June 9, 2024

How to Pray

Speaker: Jason Whitley Series: Sermons by Jason Whitley Topic: Prayer

How to Pray

Romans 12:12

 . . . be constant in prayer

 What does a Spirit-filled church look like?  As we've covered in Ephesians chapter 5, we've seen Paul talk about the effects of the filling of the Spirit and we saw three of those in our worship service so far today. 

** Singing  **  Giving Thanks ** Submitting to One Another

But the question I want to answer this morning because I could do a whole series on prayer is how do we pray? Let's be practical about it. What does scripture tell us about praying itself? We need all the help we can get when it comes to prayer. I'm sure if I interviewed every one of you, none of you would say, "Oh, I'm doing great in my prayer life. I have really arrived." I don't think I've ever heard a Christian say that. Even if you are praying a lot, it still doesn't seem like it's a lot. There's always more. It's never enough. There's always someone more to pray for. 

Here are 10 Directions for Praying

   - Pray Respectfully (Ecclesiastes 5:1-2)

   - Pray Dependently (James 4:10)

   - Pray Privately (Matthew 14:23, Mark 1:35)

   - Pray Boldly (Hebrews 4:14-16)

   - Pray Specifically (Jeremiah 33:3)

   - Pray Passionately (Luke 22:44, Colossians 4:12)

   - Pray Continually (Acts 2:42, 1 Thessalonians 5:17)

   - Pray Persistently (Matthew 7:7, Luke 18)

   - Pray Thankfully (Philippians 4:6, 1 Thessalonians 5:18)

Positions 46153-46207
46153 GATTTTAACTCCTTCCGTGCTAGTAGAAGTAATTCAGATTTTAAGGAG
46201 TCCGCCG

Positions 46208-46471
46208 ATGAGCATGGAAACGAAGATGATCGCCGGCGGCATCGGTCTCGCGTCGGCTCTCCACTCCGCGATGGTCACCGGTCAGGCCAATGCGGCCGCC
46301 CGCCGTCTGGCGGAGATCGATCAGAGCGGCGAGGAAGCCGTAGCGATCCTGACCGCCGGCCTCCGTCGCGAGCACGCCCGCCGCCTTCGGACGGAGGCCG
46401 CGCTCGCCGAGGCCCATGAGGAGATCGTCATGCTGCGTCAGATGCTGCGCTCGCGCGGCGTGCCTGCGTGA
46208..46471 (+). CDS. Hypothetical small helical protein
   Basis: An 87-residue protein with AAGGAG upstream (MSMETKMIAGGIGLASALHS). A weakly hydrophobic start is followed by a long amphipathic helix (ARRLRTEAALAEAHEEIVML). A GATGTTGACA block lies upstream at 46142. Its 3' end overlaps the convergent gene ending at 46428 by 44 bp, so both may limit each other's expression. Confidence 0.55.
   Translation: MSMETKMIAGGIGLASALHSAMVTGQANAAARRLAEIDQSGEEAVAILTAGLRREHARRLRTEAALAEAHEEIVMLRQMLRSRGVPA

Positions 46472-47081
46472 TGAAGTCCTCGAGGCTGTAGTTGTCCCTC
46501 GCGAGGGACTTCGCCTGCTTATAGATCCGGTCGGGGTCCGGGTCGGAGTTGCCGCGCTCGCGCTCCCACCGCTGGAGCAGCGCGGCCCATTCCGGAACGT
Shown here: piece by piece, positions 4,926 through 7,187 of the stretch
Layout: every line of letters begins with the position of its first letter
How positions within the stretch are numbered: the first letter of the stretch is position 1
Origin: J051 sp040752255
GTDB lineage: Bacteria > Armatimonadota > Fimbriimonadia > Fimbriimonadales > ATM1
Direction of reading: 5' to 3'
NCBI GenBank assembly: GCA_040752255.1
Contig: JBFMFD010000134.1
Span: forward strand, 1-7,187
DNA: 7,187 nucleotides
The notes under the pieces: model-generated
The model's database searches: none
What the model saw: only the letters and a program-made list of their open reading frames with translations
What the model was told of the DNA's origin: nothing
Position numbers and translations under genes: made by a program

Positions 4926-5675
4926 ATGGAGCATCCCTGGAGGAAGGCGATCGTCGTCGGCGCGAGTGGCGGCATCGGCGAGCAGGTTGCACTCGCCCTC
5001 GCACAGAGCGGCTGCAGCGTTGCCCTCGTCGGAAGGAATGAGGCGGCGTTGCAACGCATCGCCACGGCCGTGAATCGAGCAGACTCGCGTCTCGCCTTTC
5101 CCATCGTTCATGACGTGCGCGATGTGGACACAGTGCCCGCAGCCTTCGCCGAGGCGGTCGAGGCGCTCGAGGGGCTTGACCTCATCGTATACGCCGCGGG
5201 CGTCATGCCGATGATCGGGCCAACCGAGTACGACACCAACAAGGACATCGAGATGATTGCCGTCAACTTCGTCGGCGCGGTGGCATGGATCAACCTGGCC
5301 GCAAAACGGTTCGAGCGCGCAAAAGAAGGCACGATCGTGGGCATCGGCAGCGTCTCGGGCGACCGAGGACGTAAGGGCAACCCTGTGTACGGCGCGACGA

- Pray Biblically (Psalm 23)

 Let me close with the words of George Müller. George Müller was known to be a man of prayer. 

Before this time, my practice had been, at least for 10 years previously, as a habitual thing to give myself to prayer after having dressed myself in the morning. Now I saw that the most important thing I had to do was to give myself to the reading of the word of God and to meditate on it. That thus my heart might be comforted, encouraged, warned, reproved, instructed, and that thus, by means of the word of God, while meditating on it, my heart might be brought into experimental communion with the Lord. I begin, therefore, to meditate on the New Testament from the beginning. Early in the morning, the first thing I did after having asked in a few words the Lord's blessing upon His precious word, was to begin to meditate on the word of God, searching as it were, into every verse to get blessings out of it, not for the sake of the public ministry of the word, not for the sake of preaching what I had meditated upon, but for the sake of obtaining food for my own soul. The result I have found to be almost invariably this: that after a few minutes my soul had been led to confession, or to thanksgiving, or to intercession, or to supplication, so that, though I did not, as it were, give myself to prayer, but to meditation, yet it turned almost immediately, more or less into prayer. When thus I had been for a while, making confession or intercession or supplication, or had given thanks, I go on to the next words or verse, turning all as I go on into prayer for myself or others, as the word may lead to it, but still continually keeping before me that food for my own soul. And the object of my meditation. The result that this is that there is always a good deal of confession, thanksgiving, supplication, or intercession mingled with my meditation, and that my inner man almost invariably is even sensibly nourished and strengthened, and that by breakfast time, with rare exceptions, I am in a peaceful if not happy state of heart.

 

 

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